It is easy to understand the difference between what Shargrol here describes as small and wide frames (3D) but in my exp, not that easy to drop the frames (0D). It is difficult because 1. doing is a strong trait and 2. there are subtle layers of mind that are not easy to detect. I've seen a lot of folks believing they are recognising the natural state, when they might be having "feather light mindfulness", which is faulty, and/or clouded by these subtle fogs of mind. For these reasons, I recommend doing a few sharp shouts, to cut through the layers of mind, then just relax and see the difference in your being. This is what is done in trad dzogchen too. This is a fast and effective way to recognise the dharmakaya, and when that is properly done, it gives a very different spin on vipashyana, illumination of objects.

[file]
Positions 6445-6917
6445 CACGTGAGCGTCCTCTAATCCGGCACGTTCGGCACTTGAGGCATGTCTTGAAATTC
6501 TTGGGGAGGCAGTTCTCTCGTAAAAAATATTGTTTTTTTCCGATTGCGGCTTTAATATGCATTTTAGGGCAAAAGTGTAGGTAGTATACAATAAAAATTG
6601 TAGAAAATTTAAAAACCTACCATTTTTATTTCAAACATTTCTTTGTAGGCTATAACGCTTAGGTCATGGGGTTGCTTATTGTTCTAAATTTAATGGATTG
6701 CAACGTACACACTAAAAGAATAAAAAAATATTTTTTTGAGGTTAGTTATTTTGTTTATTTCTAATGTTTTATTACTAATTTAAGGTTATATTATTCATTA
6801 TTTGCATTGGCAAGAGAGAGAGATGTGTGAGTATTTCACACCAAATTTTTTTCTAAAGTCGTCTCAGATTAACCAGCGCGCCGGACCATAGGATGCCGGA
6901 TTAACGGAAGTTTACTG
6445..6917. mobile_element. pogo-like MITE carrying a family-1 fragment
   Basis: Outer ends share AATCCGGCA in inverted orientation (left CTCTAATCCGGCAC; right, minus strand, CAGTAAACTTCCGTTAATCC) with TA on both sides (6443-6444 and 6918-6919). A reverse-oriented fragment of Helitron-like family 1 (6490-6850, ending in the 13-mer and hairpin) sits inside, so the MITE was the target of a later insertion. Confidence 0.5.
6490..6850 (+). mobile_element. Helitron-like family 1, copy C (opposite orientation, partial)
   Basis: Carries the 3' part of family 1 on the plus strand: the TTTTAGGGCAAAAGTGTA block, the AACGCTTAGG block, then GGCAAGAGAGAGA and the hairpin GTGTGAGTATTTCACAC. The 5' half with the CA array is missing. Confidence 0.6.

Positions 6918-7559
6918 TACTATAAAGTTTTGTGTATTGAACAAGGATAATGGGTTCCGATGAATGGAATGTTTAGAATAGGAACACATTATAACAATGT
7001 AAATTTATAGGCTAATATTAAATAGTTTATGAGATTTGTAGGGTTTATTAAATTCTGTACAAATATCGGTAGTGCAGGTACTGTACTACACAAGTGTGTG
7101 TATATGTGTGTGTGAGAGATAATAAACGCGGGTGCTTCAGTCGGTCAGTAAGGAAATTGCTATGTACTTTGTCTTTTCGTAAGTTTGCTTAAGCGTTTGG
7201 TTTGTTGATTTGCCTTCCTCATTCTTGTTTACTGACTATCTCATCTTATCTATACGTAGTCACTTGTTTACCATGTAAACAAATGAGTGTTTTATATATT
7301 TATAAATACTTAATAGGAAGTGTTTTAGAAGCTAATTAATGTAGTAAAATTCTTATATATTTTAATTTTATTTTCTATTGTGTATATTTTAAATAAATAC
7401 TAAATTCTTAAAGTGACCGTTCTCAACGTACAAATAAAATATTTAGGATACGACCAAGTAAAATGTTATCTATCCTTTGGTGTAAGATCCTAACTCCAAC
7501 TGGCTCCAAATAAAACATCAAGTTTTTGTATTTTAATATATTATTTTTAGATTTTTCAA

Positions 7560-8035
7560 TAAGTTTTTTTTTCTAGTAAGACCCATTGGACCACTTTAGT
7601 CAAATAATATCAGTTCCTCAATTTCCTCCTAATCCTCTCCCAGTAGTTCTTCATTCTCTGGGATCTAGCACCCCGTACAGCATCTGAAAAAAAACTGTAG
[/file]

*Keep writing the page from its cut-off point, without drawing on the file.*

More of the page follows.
@Shargrol. With the exercise described in the last paragraph are you suggesting that this is the basic space that is discussed in dzogchen?

RE: Dzogchening my Vipassana
Answer
11/14/18 8:16 AM as a reply to Kim Katami.
I'm not an expert in dzogchen terminology, but I'm very sure that is not "the" space. The last paragraph is a very dualistic observing of space as a thing. 

RE: Dzogchening my Vipassana
Answer
11/14/18 11:03 AM as a reply to shargrol.
@Shargrol. Right. That is shamatha practice.

RE: Dzogchening my Vipassana
Answer
11/15/18 10:25 PM as a reply to shargrol.
Hey Shargrol, that was a great description.